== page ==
Keep calling, and don’t restrict yourself to your senators’ DC offices. Each and every senator has several in-state offices. They’re populated mostly by actual staffers, not interns. Real people answer the phones — and if the one nearest you doesn’t pick up, you can call on down the line till you find someone at home. They’re often less crazed and more ready to listen, even to opposing views.
My own experience: my wife’s family has a place in the Bath-Boothbay stretch of the Maine coast, and several family members who live up around the Penobscot Bay area. So I used that as the base from which I called Senator Collins’ Portland office, the one she lists as serving the county in which my in-laws hang. I told the nice lady who answered that I was grateful to the senator for coming out in opposition to the bill, that I agreed with her that it was bad for Maine, and that I was calling both to thank her and to emphasize that cosmetic changes to the bill won’t alter its underlying effects, which will still be bad for Maine. We talked about this for five or ten minutes and it was an actual conversation.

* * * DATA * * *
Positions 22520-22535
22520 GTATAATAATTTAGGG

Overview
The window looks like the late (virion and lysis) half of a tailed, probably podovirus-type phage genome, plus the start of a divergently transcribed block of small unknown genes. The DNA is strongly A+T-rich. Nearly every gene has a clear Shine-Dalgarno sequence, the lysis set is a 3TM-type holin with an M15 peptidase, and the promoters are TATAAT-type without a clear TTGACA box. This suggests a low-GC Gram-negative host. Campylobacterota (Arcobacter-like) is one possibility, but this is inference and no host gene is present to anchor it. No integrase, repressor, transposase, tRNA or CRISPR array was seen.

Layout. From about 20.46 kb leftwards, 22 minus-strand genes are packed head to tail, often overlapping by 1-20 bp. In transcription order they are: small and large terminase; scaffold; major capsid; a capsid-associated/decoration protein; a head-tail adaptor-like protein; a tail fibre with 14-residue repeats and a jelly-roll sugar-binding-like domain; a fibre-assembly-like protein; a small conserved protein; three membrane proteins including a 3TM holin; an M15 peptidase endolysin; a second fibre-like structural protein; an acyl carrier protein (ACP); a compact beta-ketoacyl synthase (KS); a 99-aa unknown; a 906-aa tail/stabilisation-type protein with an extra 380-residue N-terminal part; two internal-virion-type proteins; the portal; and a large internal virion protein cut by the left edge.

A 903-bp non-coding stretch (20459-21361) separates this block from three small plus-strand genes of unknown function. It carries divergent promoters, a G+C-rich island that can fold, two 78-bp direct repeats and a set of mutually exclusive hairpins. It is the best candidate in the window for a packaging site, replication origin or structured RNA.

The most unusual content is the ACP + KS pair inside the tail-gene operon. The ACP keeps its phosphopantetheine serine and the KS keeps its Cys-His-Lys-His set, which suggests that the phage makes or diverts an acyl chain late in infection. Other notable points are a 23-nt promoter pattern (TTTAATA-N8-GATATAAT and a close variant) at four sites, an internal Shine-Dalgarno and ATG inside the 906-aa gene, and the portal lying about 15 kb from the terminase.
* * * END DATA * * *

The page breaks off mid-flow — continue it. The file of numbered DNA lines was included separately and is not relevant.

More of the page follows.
How much effect will it have? Not that much. She knew I was only partly attached to Maine, so that’s a discount right there. But at least it lets that office and perhaps the senator know that we’re paying attention, and that we will continue to do so. And the fact that this was a conversation, an actual accumulation of reasons to worry about the bill matters quite a bit, I think.
So the moral of the story: you don’t have to bash down the front door to reach someone who can reach closer to power. There are back doors, listed (with phone numbers) on every senators’ web page.
Image: Gerrit Beneker Telephone Operator (A Weaver of Public Thought), 1921.